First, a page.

Posts categorized “newton”.

Earthquake-proof: Tony Kan’s Newton

September 9th, 2010

Tony Kan from My Apple Newton:

The initial quake carried on for nearly a minute.

But it’s the aftershocks that have caused more stress. Occasionally one bumps through and the “here we go again…” thought comes to mind…

Schools are closed until Wednesday. All water needs to be boiled. Power, communications and water are restored to 90% of the city. Airports open. Railways closed. Reports of pools of quicksand appearing in one part of the city immediately after the earthquake. One woman fell into it and was up to her ears in it before her husband heard her cries for help and dragged her out.

Tony describes the scene from Christchurch, New Zealand’s recent earthquake. But if you know Tony, you know he’s got his Newton MessagePad ready.

Tony’s My Apple Newton is the premier Newton blog out there. Unlike Newton Poetry, which strays into Mac geekdom and random bits of culture, My Apple Newton is all business when it comes to the MessagePad. And here lately, Tony is on a much more prolific posting schedule than I can ever be. If you want to know more about how to use your MessagePad or eMate, and what makes it tick, Tony’s blog is the place to go. He’s the Newton user’s Newton user.

And in the middle of this natural disaster, Tony’s still rocking the Newton in posts like “Surviving the Christchurch Earthquake“:

Guess what was an indispensable tool in the aftermath? My Apple Newton. During the odd quiet moment I could relax by journalling what had happened and then email the updates to friends and family when power and communications were restored.

Even his updates are posted with his Newton, thanks to (I imagine) nBlog.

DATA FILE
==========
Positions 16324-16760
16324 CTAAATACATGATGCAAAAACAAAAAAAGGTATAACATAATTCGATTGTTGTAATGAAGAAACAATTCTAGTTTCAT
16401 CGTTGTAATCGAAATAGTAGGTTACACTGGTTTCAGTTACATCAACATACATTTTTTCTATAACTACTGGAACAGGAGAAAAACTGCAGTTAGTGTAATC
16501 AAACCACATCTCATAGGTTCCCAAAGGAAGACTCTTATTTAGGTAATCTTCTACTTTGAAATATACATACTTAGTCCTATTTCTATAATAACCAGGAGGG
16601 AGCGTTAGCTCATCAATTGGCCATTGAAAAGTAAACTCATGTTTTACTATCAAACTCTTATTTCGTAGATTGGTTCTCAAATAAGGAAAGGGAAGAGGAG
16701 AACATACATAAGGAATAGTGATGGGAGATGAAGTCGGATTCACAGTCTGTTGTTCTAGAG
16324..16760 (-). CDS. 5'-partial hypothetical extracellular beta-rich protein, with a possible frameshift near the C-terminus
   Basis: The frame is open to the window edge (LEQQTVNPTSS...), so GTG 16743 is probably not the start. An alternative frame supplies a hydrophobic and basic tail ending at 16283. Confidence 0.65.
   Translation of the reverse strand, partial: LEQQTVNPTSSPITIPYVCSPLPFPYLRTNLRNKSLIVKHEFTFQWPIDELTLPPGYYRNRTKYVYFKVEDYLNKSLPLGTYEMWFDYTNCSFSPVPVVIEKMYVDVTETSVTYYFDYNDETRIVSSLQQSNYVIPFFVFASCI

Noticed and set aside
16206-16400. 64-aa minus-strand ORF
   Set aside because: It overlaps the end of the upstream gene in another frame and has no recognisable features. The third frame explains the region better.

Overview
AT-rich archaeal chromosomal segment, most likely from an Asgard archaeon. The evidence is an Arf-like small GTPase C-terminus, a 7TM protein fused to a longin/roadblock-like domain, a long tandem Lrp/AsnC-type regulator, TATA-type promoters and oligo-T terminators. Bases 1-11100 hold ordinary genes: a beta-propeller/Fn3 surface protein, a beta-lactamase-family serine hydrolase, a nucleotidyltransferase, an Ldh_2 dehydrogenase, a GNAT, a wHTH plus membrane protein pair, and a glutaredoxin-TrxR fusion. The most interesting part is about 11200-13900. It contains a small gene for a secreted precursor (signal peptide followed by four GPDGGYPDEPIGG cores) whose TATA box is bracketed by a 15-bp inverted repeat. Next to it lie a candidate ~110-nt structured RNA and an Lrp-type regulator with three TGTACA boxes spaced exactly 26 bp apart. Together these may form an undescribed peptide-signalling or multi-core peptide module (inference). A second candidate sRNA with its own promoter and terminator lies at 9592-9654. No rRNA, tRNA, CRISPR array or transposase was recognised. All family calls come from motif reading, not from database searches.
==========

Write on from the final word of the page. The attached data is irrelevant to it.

Pretty remarkable that something as “obsolete” as the Newton can come in handy during a crisis. It’s a tough little beast, and when the right kind of person wields it, the Newton remains a go-to tool.

All the best to Tony and everyone in Christchurch.

[Via Riccardo Mori at System Folder.]

Making an Internet connection with Einstein

August 30th, 2010

Well look at that: the Newton-emulating Einstein connects to the Internet. Matthias Melcher got this little experiment up and running.

[Via @newtsoup on Twitter.]

Updates, uploads coming to UNNA

August 27th, 2010

UNNA updates

The United Network of Newton Archives, or UNNA, is looking at clearing the cobwebs and hosting new Newton-related software after long last.

Morgan Aldridge, UNNA wrangler since 2007, gave the above hint on Twitter – a sneak peek at the Recent Additions page. It shows the latest 25 uploads to UNNA through a moderated database, says Morgan.

“Any new files uploaded and existing files that have new descriptions added get added to a moderation queue,” he said in an e-mail. “If it’s just a description, it’s just a matter of tweaking and approving the description. If it’s also a new upload, the moderation tools support publishing the file to the final destination as well.”

The previous UNNA moderator, Victor Rehorst, stopped taking new UNNA submissions in 2004, and then handed off UNNA’s hosting to Morgan. Finally, he says, he’s getting around to adding new stuff to the archive.

“In the past few years a number of Newton-related sites have disappeared for good and I and others have become increasingly worried about preserving all of this data,” Morgan said. “The least I could do is get UNNA opened back up. So, a couple months ago I started moving forward.”

Between some detective work, trying to figure out how Victor managed all the data, and some version control issues, Morgan plunked away at the project a few hours at a time. Now the Recent Additions page is his way of testing out the uploading and moderating tools. UNNA has preserved Newton sites along the way.